So far, the US economy seems to be doing quite well. But I think we may have to brace ourselves for slower than anticipated growth in the near future. Investment bank Goldman Sachs, has just cut its US economy forecast to 6% this year from 6.4% earlier. This is based on a larger than expected impact of the Delta variant.
Now, even 6% growth is not bad. Also, this number is only for the US. So why am I taking note of this? The reason is that if there is a rising incidence of the pandemic’s sub-trend in other parts of the world too, forecasts could be slashed elsewhere. So far the forecast reduction is not drastic, but then who is to say what will happen in the future? Also, given the size of the US economy, it impacts the rest of the world to such a high degree. So if it slows down, it would be bad news for pretty much everyone.
What I’d buy now
In this case, I would focus on defensive stocks that can be safe havens if stock markets are rocked by softer than expected US growth. That means stocks that have resilient demand, irrespective of the state of the economy.
One example of a FTSE 100 defensive stock I like is healthcare biggie AstraZeneca (LSE: AZN), which I also hold in my portfolio already. It needs no introduction, of course, not after its Covid vaccine was developed. But besides manufacturing the vaccine, the Anglo-Swedish pharmaceuticals multinational boasts other notable positives too.
The case for AstraZeneca
It specialises in cancer treatments, which have been growing their markets. It is a financially healthy company that expects to continue performing well in the foreseeable future. I see this as a key reason for its share price usually bouncing back even after setbacks.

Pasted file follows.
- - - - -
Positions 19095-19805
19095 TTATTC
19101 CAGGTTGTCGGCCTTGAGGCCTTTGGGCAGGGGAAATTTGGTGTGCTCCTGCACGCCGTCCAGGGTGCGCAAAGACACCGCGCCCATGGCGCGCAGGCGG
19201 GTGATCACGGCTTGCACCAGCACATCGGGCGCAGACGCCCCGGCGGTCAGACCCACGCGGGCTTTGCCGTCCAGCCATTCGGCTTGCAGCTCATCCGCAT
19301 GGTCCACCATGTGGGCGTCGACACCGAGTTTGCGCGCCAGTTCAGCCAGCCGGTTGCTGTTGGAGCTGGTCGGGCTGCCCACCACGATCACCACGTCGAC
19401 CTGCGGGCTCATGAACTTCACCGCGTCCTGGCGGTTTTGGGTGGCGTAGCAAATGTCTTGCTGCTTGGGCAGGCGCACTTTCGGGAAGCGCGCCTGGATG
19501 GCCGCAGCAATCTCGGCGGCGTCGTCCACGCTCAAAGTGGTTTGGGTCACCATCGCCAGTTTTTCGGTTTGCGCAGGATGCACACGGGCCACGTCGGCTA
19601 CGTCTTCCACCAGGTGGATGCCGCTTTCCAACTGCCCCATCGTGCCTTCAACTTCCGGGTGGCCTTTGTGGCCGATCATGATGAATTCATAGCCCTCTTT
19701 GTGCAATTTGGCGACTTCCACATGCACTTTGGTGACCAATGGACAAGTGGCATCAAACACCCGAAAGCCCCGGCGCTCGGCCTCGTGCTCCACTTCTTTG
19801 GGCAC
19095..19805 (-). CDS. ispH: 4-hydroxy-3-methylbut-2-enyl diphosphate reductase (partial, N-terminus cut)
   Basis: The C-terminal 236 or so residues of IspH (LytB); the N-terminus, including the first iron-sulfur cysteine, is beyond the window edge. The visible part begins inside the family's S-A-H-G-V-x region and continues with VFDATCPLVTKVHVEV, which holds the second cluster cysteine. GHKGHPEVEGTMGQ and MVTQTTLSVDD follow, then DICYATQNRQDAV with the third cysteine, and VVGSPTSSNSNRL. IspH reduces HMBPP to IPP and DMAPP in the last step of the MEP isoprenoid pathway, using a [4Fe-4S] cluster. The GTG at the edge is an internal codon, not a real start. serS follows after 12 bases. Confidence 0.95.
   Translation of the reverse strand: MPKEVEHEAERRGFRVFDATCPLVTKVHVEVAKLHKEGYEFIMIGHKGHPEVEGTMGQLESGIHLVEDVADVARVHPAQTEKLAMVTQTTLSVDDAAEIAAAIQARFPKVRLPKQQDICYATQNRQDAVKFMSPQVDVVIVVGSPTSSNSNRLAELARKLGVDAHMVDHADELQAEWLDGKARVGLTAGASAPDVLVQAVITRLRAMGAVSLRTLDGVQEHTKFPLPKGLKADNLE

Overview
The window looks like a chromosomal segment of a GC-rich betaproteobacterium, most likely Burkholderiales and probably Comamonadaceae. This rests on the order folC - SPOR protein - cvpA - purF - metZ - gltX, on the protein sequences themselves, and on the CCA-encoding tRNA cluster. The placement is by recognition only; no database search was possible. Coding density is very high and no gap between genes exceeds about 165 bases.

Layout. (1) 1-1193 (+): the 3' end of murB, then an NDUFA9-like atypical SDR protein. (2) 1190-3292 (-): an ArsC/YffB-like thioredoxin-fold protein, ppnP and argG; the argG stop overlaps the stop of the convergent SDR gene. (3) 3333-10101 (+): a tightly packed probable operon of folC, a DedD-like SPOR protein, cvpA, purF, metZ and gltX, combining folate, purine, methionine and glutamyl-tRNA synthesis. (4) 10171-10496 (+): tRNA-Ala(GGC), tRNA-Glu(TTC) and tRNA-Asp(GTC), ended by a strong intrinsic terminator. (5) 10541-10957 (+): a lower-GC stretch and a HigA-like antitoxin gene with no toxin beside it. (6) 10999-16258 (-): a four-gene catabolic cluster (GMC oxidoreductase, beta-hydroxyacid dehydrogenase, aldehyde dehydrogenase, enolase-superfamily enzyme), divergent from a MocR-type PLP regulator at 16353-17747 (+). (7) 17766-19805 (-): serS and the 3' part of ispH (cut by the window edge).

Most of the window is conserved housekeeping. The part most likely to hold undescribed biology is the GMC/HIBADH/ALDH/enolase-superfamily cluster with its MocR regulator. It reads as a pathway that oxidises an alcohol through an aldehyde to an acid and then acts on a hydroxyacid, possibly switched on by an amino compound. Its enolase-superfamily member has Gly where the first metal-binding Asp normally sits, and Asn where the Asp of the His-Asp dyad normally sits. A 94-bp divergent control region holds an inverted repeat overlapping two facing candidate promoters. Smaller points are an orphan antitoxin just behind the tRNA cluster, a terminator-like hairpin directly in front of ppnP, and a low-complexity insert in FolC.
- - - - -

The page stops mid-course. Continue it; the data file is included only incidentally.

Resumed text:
It suffered one in the second half of last year as stock markets turned bullish. Investors probably got nervous after it announced the acquisition of US-based Alexion, tplus here were doubts about its Covid-19 vaccine and then there was a disagreement with the European Union on the distribution of said vaccines. The effect on its share price was visible until early this year, though it has made a fair bit of a recovery since. It even pays a dividend.
Its price-to-earnings (P/E) ratio is pretty high at 42 times, but in the time that I have covered the stock, I have never seen it being particularly low. I think investors just expect to pay a premium for a company whose earnings are strong and demand for whose products is resilient. Since its earnings forecasts look good, the stock could continue to rise even now, I believe. And this will be even more so if bearishness returns to the markets. It is a buy for me.
Manika Premsingh owns shares of AstraZeneca. The Motley Fool UK has no position in any of the shares mentioned. Views expressed on the companies mentioned in this article are those of the writer and therefore may differ from the official recommendations we make in our subscription services such as Share Advisor, Hidden Winners and Pro. Here at The Motley Fool we believe that considering a diverse range of insights makes us better investors.